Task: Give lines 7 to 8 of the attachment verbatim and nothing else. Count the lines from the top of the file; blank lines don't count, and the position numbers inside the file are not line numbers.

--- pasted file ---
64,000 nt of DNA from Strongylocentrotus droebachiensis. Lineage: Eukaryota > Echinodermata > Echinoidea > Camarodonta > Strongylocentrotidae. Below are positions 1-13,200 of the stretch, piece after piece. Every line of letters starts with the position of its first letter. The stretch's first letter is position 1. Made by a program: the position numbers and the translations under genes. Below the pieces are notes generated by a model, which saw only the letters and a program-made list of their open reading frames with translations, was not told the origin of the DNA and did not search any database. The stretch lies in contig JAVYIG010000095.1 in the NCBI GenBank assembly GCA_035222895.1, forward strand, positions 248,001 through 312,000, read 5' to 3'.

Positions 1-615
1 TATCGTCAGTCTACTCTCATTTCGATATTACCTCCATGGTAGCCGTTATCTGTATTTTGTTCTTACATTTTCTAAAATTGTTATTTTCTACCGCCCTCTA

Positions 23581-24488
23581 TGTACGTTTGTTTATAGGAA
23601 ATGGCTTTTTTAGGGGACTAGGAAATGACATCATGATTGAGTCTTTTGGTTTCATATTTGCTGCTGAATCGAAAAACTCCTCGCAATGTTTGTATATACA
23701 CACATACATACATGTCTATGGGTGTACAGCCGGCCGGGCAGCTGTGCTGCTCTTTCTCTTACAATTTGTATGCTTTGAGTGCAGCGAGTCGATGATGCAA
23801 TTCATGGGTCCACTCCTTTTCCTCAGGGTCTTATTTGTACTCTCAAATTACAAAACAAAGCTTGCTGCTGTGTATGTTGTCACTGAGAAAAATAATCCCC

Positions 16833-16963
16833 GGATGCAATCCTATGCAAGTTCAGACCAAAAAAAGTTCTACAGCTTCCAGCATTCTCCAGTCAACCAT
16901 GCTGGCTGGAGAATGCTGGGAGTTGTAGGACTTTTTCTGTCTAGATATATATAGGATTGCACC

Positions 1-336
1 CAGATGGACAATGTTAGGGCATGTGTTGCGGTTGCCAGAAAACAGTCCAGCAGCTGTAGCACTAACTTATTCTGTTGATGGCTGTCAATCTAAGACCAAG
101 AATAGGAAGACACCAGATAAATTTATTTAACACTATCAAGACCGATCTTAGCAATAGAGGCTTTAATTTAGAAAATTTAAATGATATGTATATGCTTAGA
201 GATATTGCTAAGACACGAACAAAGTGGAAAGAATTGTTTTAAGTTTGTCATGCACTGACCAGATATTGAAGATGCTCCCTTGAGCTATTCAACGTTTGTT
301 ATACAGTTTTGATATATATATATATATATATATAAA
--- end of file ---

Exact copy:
23701 CACATACATACATGTCTATGGGTGTACAGCCGGCCGGGCAGCTGTGCTGCTCTTTCTCTTACAATTTGTATGCTTTGAGTGCAGCGAGTCGATGATGCAA
23801 TTCATGGGTCCACTCCTTTTCCTCAGGGTCTTATTTGTACTCTCAAATTACAAAACAAAGCTTGCTGCTGTGTATGTTGTCACTGAGAAAAATAATCCCC